History can be read as practices that sustain human communities over time, write Dorothy Bass and Craig Dykstra in their book Practicing Our Faith: A Way of Life for a Searching People. “Christian practices are things Christian people do together over time in response to and in the light of God’s active presence for the life of the world.”
The good of all people, they say, may depend on our ability to order our lives well; to order them with practices that are concrete, physical, down-to-earth; gestures with which we touch, feed, wash, honor, heal, celebrate and release one another. Ask people to discuss a practice in the concreteness of their own lives, like morning and evening rituals, holiday festivities, picnics, gardening, singing, saying good-bye, and stories tumble out. Tears and laughter erupt. Connections are made. Admittedly, some of us feel trapped in practices that are stifling; practices need to be evaluated to see how truly life giving they are and regularly revised to better promote our well-being.
Practices are the stuff of which the good life is made. I’ve enjoyed revisiting Romans 12. “Do not be conformed to the world . . .” loudly reverberated in my childhood community. Now I hear that injunction only as a preface to: “but be transformed by the renewing of your minds, so that you may discern what is the will of God—what is good and acceptable and perfect.” And the entire chapter bubbles forth with animated recognition of the abundance of good practices that characterize faithful families and communities.
A paramount practice mentioned throughout the Old and New Testaments is the Sabbath, a practice that holds great promise for us as families; a rather hidden and unsuspected promise, perhaps, but with huge prospects for transformation. Why Sabbath? Isn’t that about legalistic impositions and strait-laced rigidity? Sabbath is at the top of my list of practices to be recovered—not as a hard, unmoveable wall, but as a protective, breathing membrane that will keep our lives in balance. Why? Because our ability to revitalize life-giving practices is all about our relationship to time and the purported lack of time that is at the root of so many of our current ills. In the frenzy of our schedules, we often experience time as the enemy. Sabbath, writes Dorothy Bass in her book Receive the Day, is a practice for opening the gift of time.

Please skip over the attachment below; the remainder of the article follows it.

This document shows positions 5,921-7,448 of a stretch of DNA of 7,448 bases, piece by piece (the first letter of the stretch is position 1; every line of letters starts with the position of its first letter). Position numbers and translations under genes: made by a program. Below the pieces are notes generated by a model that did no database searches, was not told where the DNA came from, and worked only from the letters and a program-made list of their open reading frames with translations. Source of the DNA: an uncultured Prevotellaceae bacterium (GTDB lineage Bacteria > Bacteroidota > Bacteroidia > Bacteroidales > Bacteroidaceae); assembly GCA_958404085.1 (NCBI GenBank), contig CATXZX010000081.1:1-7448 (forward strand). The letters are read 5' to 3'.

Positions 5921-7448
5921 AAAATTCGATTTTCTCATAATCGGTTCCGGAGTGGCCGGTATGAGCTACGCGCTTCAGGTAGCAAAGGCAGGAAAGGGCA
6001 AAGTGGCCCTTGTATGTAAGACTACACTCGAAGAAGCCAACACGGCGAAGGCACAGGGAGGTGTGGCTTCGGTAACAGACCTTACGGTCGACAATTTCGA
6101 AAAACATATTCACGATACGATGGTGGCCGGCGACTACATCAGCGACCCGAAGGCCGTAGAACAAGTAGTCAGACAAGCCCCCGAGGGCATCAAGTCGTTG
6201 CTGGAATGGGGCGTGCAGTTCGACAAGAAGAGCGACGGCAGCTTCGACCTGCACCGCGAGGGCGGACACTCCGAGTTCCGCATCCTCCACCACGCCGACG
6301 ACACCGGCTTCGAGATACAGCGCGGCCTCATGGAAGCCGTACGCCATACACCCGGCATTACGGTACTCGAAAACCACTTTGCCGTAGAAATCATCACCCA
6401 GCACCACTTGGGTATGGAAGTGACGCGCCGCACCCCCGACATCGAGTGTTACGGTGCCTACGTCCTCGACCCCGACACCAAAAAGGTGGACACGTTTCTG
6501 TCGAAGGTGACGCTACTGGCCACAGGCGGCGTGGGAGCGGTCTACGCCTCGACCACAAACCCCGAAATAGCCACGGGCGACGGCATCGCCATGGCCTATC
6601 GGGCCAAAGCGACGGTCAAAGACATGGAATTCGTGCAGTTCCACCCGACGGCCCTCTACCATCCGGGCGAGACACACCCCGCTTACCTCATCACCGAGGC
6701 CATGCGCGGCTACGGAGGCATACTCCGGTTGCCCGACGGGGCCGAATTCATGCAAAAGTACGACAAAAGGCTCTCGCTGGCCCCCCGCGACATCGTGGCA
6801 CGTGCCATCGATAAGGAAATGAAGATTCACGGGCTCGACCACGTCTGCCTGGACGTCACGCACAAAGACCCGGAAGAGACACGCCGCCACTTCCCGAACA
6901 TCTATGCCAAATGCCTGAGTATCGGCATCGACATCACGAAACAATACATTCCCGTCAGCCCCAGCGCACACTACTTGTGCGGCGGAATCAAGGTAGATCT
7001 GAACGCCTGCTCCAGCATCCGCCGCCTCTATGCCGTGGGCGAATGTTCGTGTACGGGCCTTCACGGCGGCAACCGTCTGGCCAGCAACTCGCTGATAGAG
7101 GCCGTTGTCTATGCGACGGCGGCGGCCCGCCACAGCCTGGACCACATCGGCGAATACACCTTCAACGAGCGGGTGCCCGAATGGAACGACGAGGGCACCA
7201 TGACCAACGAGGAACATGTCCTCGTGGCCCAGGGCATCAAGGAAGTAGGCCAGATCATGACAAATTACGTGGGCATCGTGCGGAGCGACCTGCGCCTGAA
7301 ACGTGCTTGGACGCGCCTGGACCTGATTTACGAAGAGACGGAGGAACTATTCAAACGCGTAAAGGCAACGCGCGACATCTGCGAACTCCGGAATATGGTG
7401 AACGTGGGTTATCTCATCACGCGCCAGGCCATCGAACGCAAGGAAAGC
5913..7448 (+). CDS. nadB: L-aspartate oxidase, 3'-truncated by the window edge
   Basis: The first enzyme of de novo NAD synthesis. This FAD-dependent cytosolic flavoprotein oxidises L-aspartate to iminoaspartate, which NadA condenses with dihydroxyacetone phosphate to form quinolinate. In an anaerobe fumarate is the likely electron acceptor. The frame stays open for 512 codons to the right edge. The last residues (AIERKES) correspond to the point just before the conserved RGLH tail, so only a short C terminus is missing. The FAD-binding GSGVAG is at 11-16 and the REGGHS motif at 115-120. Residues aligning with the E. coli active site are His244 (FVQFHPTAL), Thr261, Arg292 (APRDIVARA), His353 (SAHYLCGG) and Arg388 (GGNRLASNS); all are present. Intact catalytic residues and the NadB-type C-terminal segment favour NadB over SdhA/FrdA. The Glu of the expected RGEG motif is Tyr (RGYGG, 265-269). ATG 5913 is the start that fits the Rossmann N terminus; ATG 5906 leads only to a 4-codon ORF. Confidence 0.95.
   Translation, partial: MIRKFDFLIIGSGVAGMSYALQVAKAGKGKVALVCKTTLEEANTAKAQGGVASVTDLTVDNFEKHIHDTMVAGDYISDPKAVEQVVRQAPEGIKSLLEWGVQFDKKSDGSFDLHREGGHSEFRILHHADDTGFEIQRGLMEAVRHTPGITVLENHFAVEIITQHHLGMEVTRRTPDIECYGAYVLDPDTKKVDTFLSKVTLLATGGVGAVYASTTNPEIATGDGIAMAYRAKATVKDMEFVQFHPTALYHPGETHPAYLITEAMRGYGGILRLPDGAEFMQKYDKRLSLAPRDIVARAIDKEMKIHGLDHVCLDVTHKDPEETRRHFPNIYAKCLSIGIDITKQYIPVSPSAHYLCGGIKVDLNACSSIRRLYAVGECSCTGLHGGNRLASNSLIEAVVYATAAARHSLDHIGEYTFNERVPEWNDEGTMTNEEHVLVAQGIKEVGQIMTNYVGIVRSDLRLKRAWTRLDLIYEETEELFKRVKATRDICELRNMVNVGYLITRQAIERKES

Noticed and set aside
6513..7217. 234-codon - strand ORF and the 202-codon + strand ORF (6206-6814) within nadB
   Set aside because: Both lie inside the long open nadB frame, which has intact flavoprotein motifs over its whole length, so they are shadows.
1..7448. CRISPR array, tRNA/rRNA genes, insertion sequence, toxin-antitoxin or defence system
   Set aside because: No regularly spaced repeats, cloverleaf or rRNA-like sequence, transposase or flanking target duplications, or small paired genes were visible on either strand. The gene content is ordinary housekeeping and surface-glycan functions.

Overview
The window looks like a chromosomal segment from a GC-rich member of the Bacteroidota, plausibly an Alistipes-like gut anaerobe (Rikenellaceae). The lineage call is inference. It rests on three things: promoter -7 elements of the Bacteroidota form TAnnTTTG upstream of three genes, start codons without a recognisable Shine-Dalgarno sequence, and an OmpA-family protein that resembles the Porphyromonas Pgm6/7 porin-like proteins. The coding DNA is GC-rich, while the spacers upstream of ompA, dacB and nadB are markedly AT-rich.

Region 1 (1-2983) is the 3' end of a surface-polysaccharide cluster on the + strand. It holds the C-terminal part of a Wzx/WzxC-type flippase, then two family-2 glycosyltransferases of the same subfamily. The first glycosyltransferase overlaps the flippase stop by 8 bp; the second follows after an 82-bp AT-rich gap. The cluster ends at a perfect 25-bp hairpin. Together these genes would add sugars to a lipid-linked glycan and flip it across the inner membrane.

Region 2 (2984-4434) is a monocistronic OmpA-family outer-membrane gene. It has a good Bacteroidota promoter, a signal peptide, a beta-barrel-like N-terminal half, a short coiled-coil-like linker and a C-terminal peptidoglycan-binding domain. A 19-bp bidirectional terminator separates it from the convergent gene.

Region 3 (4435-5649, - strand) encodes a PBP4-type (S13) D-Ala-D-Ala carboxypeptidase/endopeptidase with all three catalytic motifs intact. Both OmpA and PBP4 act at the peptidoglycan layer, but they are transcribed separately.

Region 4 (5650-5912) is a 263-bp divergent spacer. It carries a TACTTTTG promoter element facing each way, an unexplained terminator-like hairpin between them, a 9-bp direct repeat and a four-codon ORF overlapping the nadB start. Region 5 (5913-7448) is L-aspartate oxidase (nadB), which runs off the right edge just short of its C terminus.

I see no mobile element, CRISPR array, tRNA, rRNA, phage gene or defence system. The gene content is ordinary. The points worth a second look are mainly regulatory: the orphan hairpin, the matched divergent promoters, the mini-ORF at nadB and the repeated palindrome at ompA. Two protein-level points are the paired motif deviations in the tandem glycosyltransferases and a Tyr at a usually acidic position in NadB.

Rest and renewal are expansive good gifts stewarded from the very dawn of time; built into the story of Creation itself. Sheltering space for Sabbath allows for many life-giving practices: assembling together for worship, giving and receiving forgiveness, celebrating the Lord’s supper, testifying to God’s faithfulness, offering hospitality around our tables, visits with extended family, relaxed space for conversation, long walks for reveling in God’s natural world, love-making, family games, afternoon naps, journaling. . .
Eugene Peterson observes that “If there is no Sabbath—no regular and commanded not-working, not-talking—we become totally absorbed in our own doing and saying, and God’s work is either forgotten or marginalized.”
I keep on my desk a wonderful quote from Leo Tolstoy: “One can live magnificently in this world, if one knows how to work and how to love, to work for the person one loves and to love one’s work.” I would suggest that Sabbath is for remembering who it is that one loves, so that one’s work (whether at home or elsewhere) is a work of love. Isaiah 56 and 58 offer powerful litanies reminding the people of Israel and others who joined in that the Sabbath is about covenant, joy, belonging, loosing the bonds of injustice, sharing bread with the hungry; Sabbath is when we come to delight in the LORD—and “ride upon the heights of the earth . . .” Is 58:14 NRSV.
Imaginatively reinvigorating practices that shelter families isn’t about adopting new church programs for ministry to families. It isn’t about providing therapy for dysfunctional, enmeshed families (or whatever other label we may impose). Inviting parents, families, and faith communities to actively cultivate practices and daily rhythms holds great promise for empowering them in relatively simple, attainable ways to shape a life they choose; to counter the overbearing pressures of an invasive, consumer driven mass culture by remembering how life-giving it is simply to go for walks together, to read and tell stories out loud, and to have neighbors over for a potluck. Families can readily be shown how to turn off the machines, to disconnect from forces that harm them and reconnect with stories, practices and people that sustain them. This is frontline missional agenda for faith communities.